EXPERIMENTAL Materials Furfuryl alcohol (light yellow liquid, ≥ 98%) was purchased from Aladdin Co., Ltd. (Shanghai, China). Toluidine blue for wood staining was supplied by Sinopharm Chemical Reagent Co., Ltd. (Shanghai, China). Sulfomethylated lignin, reacting formaldehyde with the lignin reclaimed from the spent of softwood kraft pulping, was supplied by Jiefa Tech Co., Ltd. (Zhejiang, China). The common chemicals were all analytical grade and ordered Yao et al. (2017). “Melamine CH2O furfurylation,” BioResources 12(2), 3057-3066.



from Nanjing Chemical Reagent Co., Ltd. (Nanjing, China). All solutions were prepared with deionized water. The fir wood used in this experiment was cut from Shunchang County, Fujian Province, China. The test materials used in the experiment were all from mature wood above chest height. The test specimens were prepared according to the Chinese National Standard GB/T1929 (2009): six samples sized 20 mm × 20 mm × 30 mm (T × R × L) for the parallel-to-grain compression strength test, and 12 samples sized 20 mm × 20 mm × 20 mm for the dimensional stability test. The specimens used had no knots, cracks, decay, oblique textures, or other defects. Formula Optimization for Melamine Formaldehyde Modified Furfurylation The constituents melamine, formaldehyde, furfuryl alcohol, and water were weighted and placed into a flask. The first step in the MFMF reaction was pre-reacting the melamine and formaldehyde into hydroxymethylated melamine. The reaction conditions were adopted from the literature addressed elsewhere (Chen 2012). The pre-reaction started when the pH of the medium was adjusted, with a 10% NaOH solution, to between 9.4 and 9.6, and the temperature was elevated to 98 °C and held for 10 min to 15 min. Then, the contents were discharged into a large beaker and cooled to ambient temperature. The stability of the formulas was observed, and, based on these observations, the ratio of constituents was optimized. The second step in the MFMF reaction was the screening of the optimal formulas based on the curing time of resin. For those formulas that were kept stable and uniform after two weeks of storage at room temperature, their pH values were adjusted to approximately 6.8 by adding the catalyst citric acid, and then the specimens were placed in an oven at 100 °C to observe and record the resin curing time. Chinese Fir Furfurylation Three MFMF formulas selected based on the formula optimization were used for Chinese fir modification. Prior to the wood impregnation, the pre-reaction of melamine and formaldehyde was performed between the pH 9.4 and 9.6, and at the temperature of 98 °C for 10 min to 15 min, as addressed previously. After the formulations had been cooled, the pH of each of them was adjusted to approximately 6.8 by a catalyst called sulfomethylated lignin acid. The specimens were subjected to three steps for furfurylation: impregnation, curing, and drying. In impregnation, the specimens were first placed in an autoclave and a negative pressure was applied for 30 min to purge the air and non-volatile gases from the wood. Then, furfuryl alcohol formulations were inhaled into the system and the pressure of the autoclave was raised to 0.8 MPa by N2 for 5 h, followed by impregnation for 18 h after the pressure was relieved. Finally, the specimens were removed from the device, using a gauze to absorb the liquid on the surface of wood blocks. For curing, the wood blocks were wrapped in aluminum foil and cured in an oven at 103 °C to avoid any evaporation of the furfuryl alcohol. After 7 h of curing, the aluminum foil was removed; the specimens were dried at 60 °C and 80 °C for 40 min each, and finally dried at 103 °C until bone-dry. Dimensional Stability and Mechanical Properties Test Weight gain rate The oven-dry weight of the Chinese fir specimens before and after furfurylation was recorded as m0 and m1, respectively. The weight gain rate was assessed by Eq. 1, Yao et al. (2017). “Melamine CH2O furfurylation,” BioResources 12(2), 3057-3066.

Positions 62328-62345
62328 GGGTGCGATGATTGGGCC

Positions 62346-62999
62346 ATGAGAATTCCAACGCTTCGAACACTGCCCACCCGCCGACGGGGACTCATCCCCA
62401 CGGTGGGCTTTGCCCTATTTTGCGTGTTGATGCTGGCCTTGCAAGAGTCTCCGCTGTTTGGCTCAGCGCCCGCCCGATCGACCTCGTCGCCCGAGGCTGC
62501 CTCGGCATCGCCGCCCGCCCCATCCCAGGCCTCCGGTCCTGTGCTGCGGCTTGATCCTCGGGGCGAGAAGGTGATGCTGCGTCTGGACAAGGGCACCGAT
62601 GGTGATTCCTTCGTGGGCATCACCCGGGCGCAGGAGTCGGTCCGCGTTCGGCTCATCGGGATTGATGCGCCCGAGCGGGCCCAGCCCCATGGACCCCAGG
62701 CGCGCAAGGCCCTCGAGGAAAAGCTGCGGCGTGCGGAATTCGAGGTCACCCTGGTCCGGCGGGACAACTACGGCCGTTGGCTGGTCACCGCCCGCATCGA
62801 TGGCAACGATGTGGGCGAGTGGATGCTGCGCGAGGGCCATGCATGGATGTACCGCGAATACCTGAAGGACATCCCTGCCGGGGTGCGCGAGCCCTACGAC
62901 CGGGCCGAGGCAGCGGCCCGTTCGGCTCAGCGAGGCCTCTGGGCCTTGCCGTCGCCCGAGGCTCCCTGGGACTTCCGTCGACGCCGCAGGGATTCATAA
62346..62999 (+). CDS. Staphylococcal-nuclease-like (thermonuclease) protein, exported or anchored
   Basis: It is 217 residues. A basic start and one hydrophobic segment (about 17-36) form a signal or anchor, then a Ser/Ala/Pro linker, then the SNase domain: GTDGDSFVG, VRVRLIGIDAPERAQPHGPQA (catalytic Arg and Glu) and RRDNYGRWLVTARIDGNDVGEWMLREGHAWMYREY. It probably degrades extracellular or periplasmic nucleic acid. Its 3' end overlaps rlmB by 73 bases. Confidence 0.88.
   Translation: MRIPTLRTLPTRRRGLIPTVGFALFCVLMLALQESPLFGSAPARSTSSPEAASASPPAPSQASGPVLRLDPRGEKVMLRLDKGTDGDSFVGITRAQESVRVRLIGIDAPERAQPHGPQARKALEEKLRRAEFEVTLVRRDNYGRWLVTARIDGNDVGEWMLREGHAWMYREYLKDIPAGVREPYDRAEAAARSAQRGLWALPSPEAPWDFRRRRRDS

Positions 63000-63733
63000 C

WGR (%) =

(𝑚1 −𝑚0 ) 𝑚0

× 100


Equilibrium moisture content Some oven-dried Chinese fir wood blocks were placed in a sealed desiccator with water. The relative humidity of the desiccator was measured as 96%. After a month of storage at this humidity, the blocks reached equilibrium and the equilibrium moisture content (EMC) of the wood blocks were calculated by Eq. 2, where m2 and m3 represent the weight before and after humidity storage. EMC (%) =

(𝑚3 −𝑚2 ) 𝑚2

× 100


Dimensional stability In this investigation, the dimensional stability of Chinese fir was measured under high humidity and in water-soaked conditions, respectively. The dimensional stability of Chinese fir was characterized by anti-swelling efficiency (ASE). The modified and control specimens were oven-dried at 103 °C until bone-dry, then cooled to room temperature in a desiccator. The radial, tangential, and longitudinal sizes were recorded. Next, the specimens were placed in a sealed desiccator with water for one month, and, finally, soaked in water for a week. The radial, tangential, and longitudinal sizes of specimens were recorded and the coefficient of wet expansion (α) and ASE were calculated by Eqs. 3 and 4, respectively, 𝛼 (%) =